These Refrigerators and Freezers Will Soon Be Illegal in Minnesota
The new year 2024 has brought many new laws and changes to Minnesota, and now a new ruling could bring some big changes to some familiar kitchen appliances.
When the calendar flipped over to 2024, several new laws took effect in the Land of 10,000 Lakes, affecting a variety of topics, including:
- Paid sick time
- New 'blackout' Minnesota license plates
- Prohibition of asking salary-history questions during a job interview
- A 'red flag' gun law
- A ban on 'forever chemicals' in food packaging
And now, a new ruling by the Department of Energy (DOE) will bring some new green requirements to kitchens across the Bold North. In a ruling announced on Friday, November 29th, the DOE said it will soon begin to impose stricter energy efficiency standards for residential refrigerators, freezers, and refrigerator-freezers.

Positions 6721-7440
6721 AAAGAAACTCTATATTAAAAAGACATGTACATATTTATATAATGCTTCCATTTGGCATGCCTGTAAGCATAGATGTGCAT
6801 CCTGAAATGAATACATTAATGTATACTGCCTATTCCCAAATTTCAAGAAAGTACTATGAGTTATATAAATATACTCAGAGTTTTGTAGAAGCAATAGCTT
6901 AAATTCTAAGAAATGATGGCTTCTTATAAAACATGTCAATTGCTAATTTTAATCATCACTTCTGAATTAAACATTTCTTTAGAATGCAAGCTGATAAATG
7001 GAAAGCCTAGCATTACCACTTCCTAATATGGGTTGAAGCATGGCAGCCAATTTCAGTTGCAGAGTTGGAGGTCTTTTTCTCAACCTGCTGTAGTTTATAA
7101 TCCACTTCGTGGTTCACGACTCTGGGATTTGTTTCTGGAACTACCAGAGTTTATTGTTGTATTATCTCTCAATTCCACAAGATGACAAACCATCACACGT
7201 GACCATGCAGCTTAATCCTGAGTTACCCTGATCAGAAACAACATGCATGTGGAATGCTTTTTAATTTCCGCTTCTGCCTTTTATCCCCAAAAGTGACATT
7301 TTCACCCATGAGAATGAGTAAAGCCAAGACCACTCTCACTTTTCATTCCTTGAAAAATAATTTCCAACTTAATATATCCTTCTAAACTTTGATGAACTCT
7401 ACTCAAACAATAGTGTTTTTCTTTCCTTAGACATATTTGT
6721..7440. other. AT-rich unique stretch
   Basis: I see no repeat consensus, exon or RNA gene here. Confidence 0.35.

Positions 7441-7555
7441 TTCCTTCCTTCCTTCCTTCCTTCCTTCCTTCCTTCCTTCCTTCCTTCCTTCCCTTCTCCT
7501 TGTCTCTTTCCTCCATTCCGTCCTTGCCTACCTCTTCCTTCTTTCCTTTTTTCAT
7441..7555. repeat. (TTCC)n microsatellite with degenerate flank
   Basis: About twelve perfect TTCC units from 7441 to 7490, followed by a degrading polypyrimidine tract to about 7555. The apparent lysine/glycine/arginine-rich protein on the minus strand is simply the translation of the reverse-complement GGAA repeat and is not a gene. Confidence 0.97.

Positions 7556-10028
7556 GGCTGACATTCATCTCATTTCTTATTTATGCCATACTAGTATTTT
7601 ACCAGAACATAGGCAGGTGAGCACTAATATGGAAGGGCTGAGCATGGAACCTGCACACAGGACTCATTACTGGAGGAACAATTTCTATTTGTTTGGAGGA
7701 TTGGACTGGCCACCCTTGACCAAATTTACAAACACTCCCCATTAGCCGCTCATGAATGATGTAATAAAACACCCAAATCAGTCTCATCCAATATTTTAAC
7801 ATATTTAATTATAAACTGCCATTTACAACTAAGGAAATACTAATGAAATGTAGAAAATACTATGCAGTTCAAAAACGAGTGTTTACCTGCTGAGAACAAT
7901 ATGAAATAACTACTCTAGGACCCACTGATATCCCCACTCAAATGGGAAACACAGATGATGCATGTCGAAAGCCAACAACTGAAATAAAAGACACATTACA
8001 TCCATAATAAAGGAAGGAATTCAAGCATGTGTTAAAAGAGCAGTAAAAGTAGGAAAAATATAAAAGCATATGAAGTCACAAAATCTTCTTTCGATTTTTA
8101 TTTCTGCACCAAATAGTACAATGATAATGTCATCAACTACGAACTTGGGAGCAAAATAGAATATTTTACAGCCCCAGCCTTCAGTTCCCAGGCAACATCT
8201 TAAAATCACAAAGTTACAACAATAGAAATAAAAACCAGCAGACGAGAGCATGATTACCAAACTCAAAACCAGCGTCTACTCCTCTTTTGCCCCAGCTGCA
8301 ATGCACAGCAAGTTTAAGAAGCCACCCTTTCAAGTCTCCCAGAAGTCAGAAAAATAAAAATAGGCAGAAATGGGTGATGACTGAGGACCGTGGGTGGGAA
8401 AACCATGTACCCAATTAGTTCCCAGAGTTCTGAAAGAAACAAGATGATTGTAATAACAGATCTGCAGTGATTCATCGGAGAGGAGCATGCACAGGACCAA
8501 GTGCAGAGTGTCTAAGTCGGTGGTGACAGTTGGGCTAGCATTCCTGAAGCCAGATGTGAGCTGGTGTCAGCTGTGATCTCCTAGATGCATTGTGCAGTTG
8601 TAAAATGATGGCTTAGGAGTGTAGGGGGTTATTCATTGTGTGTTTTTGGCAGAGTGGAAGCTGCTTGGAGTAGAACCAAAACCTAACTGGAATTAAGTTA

According to this Bloomberg Law story, the new standards will make those familiar kitchen appliances use between 10 to 15 percent less energy than current models. And those new efficiencies will save consumers $36.4 billion over 30 years, according to DOE estimates quoted by Bloomberg Law.
Often, rulings like this aren't favored by the companies who build those affected appliances, but that's not the case this time. In fact, the Association of Home Appliance Manufacturers (AHAM) actually suggested the new requirements last September, Bloomberg Law reported.
While current, cheaper, and less energy-efficient models will be going away from store showrooms here in the North Star State and across the country, you won't have to replace your fridge or freezer anytime soon, however, according to Fox News Business:
DOE's standards for refrigerators and freezers will be implemented between 2029 and 2030, and mark the first update to standards impacting those appliances in more than a decade.
This new ruling joins a new statewide initiative, signed into law last year in Minnesota, that requires utilities doing business in the Gopher State to use entirely carbon-free sources for electricity production by 2040. That new law made Minnesota the 22nd state to have established a 100 percent clean energy standard or goal.